The dynamics of the Bay of Bengal will determine Asian geopolitics in the future
With the withdrawal of the colonial powers and the onset of the post-war state arrangement, Asia was divided into many mental maps. These mental maps or compartments within Asia discarded the erstwhile networks and connections. The Bay of Bengal is such a casualty between the demarcation of South and Southeast Asia. Previously a highway of migration between the two regions, Bay of Bengal as an arena was mostly dormant in the latter half of the 20th century. The onset of citizenship norms restricted free migration, while the new states turned inward and did not trade frequently.
Although the mental maps still exist, the Bay of Bengal as a region is presently going through a reorientation from a dormant sea to a hotbed of new opportunities. The first thrust towards such a recalibration came in the early 1990s with India’s Look East Policy. Charmed by the growth of Southeast Asian nations, the P.V. Narasimha Rao government opened the gates of trade and exchange, laying greater emphasis on a region that was not prioritized previously.
The result transformed the Bay of Bengal from a forgotten sea to a sea-bridge that would connect South with Southeast Asia. In 1997, the formation of the Bay of Bengal Initiative for Multi-Sectoral Technical and Economic Cooperation (BIMSTEC), a subregional organization based on the region, brought the latter further into focus.
With the turn of the millennium, the emerging footprint of China in Bay of Bengal catapulted its importance. As the Chinese footprint is growing across the Indian Ocean, the possibility of a Sino-Indian conflict at the sea is increasing as well. China is strengthening its foothold around the Bay of Bengal by building port gateways in Chittagong, Kyaukpyu and Hambantota. Through its Belt and Road Initiative, Beijing is encircling India with the so called ‘string of pearls’ around the neck of India’s coastline. Another Chinese incentive to connect to the Bay of Bengal is to reduce its over dependence on the Strait of Malacca, the narrow lanes of which carry the bulk of the Chinese trade. Beijing, through the ‘bridgehead’ strategy, plans to connect to the Bay of Bengal through an overland transport system through Myanmar.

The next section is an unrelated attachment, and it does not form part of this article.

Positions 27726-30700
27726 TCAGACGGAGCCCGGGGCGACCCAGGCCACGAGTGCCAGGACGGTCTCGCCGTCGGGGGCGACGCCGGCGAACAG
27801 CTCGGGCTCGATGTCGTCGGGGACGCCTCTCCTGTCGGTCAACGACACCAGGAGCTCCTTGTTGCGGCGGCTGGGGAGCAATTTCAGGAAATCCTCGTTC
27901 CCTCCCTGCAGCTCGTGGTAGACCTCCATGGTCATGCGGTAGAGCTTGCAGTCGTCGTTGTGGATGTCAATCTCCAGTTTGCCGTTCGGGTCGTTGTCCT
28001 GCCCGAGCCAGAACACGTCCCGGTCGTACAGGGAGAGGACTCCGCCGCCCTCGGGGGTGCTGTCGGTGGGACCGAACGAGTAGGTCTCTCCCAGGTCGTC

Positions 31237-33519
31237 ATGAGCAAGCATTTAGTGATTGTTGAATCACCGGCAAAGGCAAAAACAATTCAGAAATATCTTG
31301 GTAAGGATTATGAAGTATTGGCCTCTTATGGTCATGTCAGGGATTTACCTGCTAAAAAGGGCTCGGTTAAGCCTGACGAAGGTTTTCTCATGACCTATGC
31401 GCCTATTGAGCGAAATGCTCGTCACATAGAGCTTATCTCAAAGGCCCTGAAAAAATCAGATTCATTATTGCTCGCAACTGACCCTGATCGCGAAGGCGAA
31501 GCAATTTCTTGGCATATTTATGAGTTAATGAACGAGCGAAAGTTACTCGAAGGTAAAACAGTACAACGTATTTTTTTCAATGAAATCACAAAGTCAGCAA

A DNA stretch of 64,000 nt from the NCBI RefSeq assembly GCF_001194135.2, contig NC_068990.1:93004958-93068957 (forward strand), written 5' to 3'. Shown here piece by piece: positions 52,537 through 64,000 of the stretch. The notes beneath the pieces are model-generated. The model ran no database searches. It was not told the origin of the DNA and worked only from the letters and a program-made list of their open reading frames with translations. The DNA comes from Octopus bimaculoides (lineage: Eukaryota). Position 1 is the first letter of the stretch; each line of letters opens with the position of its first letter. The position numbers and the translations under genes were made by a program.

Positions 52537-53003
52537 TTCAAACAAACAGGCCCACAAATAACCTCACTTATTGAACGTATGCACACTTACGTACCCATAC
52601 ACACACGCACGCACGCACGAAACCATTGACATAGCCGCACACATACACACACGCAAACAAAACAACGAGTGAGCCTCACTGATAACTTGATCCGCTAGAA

As the scramble for connectivity has peaked, India and other extra-regional states have also joined the bandwagon. Japan has been interested in investing in the region to develop an economic corridor from Dhaka and enhance deep sea port facilities. For New Delhi, the Bay of Bengal is becoming important for its eastward ambitions and for countering China. The Bay of Bengal not only forms the centrepiece of India’s Act East Policy but it is also New Delhi’s springboard to venture further east. In its bid to strengthen its foothold, India also plans to revamp the Andaman and Nicobar Islands into a forward looking base. The new geopolitical nomenclature of the Indo-Pacific, extending from the western shores of the United States of America to the eastern shores of Africa, also places the Bay of Bengal at the centre.
The strategic factors for the resurgence of the Bay of Bengal are also supplemented by a host of conditions exclusive to the region, which has a transboundary effect. The Bay of Bengal oversees the most important trading routes owing to its proximity to the Malaccan straits. These routes are susceptible to threats ranging from maritime terrorism to piracy, drug trafficking to illegal migration. Further, the waters of the region have been witnessing one of the largest refugee movements in the recent past owing to the Rohingya crisis. The Bay of Bengal is also an environmentally vulnerable region with depleting resources.
The strategies of the regional and extra-regional actors as well as non-traditional security factors are reinvigorating the emergence of the Bay of Bengal. The dynamics of the region will determine the geopolitics of Asia in the years to come.